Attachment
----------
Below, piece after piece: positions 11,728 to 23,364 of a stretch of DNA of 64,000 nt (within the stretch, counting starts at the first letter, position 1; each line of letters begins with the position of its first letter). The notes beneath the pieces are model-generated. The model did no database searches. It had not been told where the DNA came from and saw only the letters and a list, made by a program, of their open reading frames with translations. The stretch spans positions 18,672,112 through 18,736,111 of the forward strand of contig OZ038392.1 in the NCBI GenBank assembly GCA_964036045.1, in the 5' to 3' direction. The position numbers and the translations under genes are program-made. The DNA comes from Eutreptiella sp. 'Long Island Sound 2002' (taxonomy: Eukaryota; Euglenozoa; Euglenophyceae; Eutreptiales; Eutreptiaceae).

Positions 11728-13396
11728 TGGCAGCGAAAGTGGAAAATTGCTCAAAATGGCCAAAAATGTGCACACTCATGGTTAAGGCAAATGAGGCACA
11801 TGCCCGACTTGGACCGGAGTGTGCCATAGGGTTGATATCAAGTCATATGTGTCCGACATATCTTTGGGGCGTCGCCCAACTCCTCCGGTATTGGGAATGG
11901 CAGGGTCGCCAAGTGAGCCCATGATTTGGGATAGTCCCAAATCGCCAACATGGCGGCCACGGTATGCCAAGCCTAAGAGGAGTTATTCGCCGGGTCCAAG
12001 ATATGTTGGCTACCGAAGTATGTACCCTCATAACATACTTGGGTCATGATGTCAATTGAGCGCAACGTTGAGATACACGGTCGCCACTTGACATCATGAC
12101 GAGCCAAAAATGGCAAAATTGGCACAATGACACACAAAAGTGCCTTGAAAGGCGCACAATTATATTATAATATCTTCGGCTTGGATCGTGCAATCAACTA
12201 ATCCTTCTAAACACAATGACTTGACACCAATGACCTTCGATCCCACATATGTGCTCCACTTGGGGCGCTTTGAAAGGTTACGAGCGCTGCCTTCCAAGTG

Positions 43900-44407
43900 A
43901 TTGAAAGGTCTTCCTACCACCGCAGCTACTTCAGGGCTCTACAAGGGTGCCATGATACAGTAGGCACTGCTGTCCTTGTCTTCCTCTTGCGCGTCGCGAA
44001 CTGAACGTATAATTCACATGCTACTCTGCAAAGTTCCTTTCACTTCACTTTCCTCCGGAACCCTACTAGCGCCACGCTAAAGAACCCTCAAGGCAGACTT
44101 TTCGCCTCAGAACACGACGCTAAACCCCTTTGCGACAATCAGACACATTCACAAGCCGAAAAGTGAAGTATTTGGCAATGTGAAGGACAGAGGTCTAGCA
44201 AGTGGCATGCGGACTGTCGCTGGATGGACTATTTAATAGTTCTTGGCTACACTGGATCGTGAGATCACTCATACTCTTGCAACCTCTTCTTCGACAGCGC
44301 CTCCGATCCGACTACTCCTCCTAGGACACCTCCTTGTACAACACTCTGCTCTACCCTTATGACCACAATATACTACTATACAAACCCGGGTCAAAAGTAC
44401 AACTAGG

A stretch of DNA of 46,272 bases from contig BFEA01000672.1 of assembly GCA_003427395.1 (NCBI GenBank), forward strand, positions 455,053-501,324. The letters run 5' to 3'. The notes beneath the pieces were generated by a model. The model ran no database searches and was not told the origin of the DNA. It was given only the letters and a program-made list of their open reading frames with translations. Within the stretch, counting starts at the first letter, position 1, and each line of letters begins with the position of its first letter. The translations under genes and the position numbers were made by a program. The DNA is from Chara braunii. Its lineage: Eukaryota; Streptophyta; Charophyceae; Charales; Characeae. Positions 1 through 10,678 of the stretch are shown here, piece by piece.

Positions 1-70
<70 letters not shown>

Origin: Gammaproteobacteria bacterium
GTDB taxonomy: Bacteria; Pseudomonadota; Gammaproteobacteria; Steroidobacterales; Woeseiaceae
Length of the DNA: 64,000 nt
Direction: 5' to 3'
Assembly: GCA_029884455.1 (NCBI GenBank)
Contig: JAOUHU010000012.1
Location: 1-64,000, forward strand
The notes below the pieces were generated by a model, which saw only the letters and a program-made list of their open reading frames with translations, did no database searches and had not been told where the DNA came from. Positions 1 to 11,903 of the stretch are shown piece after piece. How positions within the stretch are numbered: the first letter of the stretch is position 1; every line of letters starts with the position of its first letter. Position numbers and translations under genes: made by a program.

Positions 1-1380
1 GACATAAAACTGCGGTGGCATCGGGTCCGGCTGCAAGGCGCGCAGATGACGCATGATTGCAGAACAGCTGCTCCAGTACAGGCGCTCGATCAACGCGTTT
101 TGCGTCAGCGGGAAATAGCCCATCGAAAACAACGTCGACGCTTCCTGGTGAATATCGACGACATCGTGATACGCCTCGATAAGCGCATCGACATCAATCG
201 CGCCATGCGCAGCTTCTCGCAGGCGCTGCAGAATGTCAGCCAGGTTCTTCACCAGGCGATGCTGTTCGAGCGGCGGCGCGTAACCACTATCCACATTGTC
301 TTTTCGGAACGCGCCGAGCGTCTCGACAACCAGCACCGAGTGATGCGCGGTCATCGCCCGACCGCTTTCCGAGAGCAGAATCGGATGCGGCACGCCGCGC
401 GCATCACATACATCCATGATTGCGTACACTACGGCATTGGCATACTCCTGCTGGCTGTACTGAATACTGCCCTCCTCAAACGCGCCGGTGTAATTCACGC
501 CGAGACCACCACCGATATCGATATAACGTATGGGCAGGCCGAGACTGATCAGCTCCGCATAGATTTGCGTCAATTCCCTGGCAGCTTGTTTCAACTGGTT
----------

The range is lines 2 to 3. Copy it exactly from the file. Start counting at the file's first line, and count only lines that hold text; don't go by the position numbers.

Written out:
Positions 11728-13396
11728 TGGCAGCGAAAGTGGAAAATTGCTCAAAATGGCCAAAAATGTGCACACTCATGGTTAAGGCAAATGAGGCACA